"Some of things I remember about that (first game) is just that 'It's finally here. I'm finally on the stage.' I feel lot of similarity," McElroy said. "I'm looking forward to taking advantage of it and enjoying every second of it because it will go fast and you can never get it back."
Meanwhile, Taylor entered the 2007 season as the Hokies' No. 2 quarterback and after entering the LSU game led Tech's lone touchdown drive during the 48-7 defeat. He played in five games that season, and 10 last year after opening the season as a redshirt - a decision that was quickly overturned.
As a sophomore Taylor completed 99 of 173 passes for 1,036 yards, with two touchdowns and seven interceptions, but the number that jumped out was 738. Those were his rushing yards on 147 carries, which led all Atlantic Coast Conference quarterbacks, and that part of his game statistically compares to Michael Vick.
"He's a very dangerous guy," Arenas said. "He can reap a lot of havoc on the secondary. Typically you cover a guy four or five seconds, six at the most. A guy like that, you could possibly be covering a guy 11 seconds, 12 seconds."
"We're just going to have to contain him," senior end Lorenzo Washington said. "He's an incredibly athletic quarterback. We've watched the film and he's made many opposing defenses look silly."
Consequently, the pass rush will be key, especially when factoring the Tide's success against the run. Alabama, which returned eight defensive starters, finished second in the nation in rushing defense last year (74.1), while Virginia Tech's best running back, sophomore Darren Evans, is already out for the season after tearing his left anterior cruciate ligament.
The Hokies will select a starter (and not tell anyone) between sophomore Josh Oglesby, redshirt freshman Ryan Williams and true freshman David Wilson on Thursday, but all three are expected to take handoffs.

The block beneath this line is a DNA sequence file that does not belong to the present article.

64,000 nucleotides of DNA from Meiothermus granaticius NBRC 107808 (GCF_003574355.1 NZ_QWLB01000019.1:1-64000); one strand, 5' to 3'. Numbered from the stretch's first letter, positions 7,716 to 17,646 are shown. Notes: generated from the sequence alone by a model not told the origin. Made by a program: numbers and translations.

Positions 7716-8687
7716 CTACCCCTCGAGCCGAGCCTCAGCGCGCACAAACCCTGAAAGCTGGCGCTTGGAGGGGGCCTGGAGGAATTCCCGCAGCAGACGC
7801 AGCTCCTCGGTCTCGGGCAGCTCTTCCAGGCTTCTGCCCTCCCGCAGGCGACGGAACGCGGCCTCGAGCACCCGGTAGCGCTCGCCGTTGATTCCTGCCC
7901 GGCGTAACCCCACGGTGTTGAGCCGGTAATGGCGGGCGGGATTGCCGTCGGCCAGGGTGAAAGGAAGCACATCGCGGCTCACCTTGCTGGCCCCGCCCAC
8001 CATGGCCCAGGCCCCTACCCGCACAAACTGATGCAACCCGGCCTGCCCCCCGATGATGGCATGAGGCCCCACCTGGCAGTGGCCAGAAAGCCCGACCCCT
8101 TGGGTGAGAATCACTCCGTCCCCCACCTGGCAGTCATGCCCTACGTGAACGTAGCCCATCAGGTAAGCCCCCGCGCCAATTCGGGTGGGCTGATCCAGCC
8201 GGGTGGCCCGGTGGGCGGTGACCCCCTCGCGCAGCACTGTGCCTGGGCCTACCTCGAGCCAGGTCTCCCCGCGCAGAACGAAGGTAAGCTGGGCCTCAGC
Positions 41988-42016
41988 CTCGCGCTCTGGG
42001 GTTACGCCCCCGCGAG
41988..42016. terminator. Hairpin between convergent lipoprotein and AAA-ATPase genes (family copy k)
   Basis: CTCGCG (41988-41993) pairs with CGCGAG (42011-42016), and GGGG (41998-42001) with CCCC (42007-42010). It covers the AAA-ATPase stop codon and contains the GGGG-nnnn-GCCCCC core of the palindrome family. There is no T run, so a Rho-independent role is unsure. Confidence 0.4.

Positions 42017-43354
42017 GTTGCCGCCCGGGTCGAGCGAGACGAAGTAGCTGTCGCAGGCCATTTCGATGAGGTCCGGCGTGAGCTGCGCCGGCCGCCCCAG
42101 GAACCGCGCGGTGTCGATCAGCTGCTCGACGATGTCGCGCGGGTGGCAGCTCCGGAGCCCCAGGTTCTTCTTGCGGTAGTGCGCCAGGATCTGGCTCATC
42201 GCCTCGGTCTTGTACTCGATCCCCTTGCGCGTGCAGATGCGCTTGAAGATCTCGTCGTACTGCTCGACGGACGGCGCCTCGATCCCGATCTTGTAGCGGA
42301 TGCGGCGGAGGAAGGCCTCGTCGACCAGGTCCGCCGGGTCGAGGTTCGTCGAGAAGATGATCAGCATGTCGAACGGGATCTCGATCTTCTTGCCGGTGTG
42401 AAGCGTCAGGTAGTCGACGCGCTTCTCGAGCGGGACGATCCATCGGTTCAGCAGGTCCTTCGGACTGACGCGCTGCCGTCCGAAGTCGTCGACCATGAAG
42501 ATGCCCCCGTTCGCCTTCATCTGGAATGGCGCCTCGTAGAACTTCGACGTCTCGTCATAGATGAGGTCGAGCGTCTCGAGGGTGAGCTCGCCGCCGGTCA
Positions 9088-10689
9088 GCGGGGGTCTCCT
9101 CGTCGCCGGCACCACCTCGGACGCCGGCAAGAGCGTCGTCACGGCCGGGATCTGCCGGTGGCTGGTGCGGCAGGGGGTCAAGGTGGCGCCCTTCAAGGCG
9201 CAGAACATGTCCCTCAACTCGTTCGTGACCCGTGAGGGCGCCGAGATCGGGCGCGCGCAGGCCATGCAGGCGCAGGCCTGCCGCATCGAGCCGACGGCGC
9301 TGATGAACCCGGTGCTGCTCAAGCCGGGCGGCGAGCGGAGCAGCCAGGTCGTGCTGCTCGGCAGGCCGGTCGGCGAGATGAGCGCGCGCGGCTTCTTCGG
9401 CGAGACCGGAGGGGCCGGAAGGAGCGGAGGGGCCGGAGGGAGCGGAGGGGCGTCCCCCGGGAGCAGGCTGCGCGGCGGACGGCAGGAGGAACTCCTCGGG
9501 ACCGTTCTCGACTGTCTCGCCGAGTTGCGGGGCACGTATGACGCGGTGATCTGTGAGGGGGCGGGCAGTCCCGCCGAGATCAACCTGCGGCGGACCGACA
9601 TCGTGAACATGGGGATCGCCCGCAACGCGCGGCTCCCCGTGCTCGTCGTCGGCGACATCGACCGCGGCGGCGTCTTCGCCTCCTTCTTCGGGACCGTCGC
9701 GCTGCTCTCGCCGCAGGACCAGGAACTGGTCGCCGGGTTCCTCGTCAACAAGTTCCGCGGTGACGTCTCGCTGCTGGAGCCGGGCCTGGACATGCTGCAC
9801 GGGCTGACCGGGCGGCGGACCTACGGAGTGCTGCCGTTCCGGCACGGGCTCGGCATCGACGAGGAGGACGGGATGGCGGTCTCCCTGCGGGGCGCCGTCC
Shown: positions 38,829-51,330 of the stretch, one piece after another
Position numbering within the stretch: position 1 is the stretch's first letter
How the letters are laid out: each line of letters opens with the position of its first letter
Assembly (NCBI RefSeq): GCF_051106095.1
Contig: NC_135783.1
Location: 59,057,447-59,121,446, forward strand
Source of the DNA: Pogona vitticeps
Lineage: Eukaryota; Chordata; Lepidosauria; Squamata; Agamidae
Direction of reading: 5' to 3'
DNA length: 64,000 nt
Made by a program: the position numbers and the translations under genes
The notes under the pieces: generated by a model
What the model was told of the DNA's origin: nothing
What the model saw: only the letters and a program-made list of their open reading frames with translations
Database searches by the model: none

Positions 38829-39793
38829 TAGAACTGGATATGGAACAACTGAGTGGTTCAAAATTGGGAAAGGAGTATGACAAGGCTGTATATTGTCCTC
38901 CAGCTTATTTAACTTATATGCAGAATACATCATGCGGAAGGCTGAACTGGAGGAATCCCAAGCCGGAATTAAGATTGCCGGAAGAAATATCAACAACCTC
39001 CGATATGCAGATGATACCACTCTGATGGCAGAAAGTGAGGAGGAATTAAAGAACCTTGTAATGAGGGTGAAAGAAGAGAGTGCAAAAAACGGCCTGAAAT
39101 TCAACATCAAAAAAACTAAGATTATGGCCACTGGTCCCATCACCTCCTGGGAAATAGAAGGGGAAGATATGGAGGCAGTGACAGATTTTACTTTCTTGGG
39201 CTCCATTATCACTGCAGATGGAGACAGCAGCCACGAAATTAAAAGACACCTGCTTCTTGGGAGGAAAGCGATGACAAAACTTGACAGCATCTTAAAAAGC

While Tech would obviously like to take the pressure off the running game, Taylor has just 1,923 passing yards in 23 career games. Last year's 103.5 pass-efficiency rating would have barely squeaked into the Southeastern Conference's top 10 (where Wilson had a middle-of-the-road 122.3 rating and 2,273 yards).
Virginia Tech also rarely sees the 3-4 defense in the ACC, with Virginia being a regular exception.
"When they drop into coverage, there's more people underneath," Taylor said. "It's just a different look, different blitzes in different ways. But we've been preparing for this for a long time and we're ready for it."
Getting Taylor more comfortable with the offense was a top offseason priority, in part so he doesn't take so many hard hits when improvising. For example, against No. 25 Florida State last season he sustained an ankle injury on the first play missed the rest of the 30-20 loss.
"A big thing was I had to trust in my guys and trust that they're going to make the blocks," he said. "Sometimes I ran because I felt like I had to, but I wasn't really focusing on the blocking assignments and who they're going to pick up.
"I've been studying the offense and I know the offense like the back of my hand now."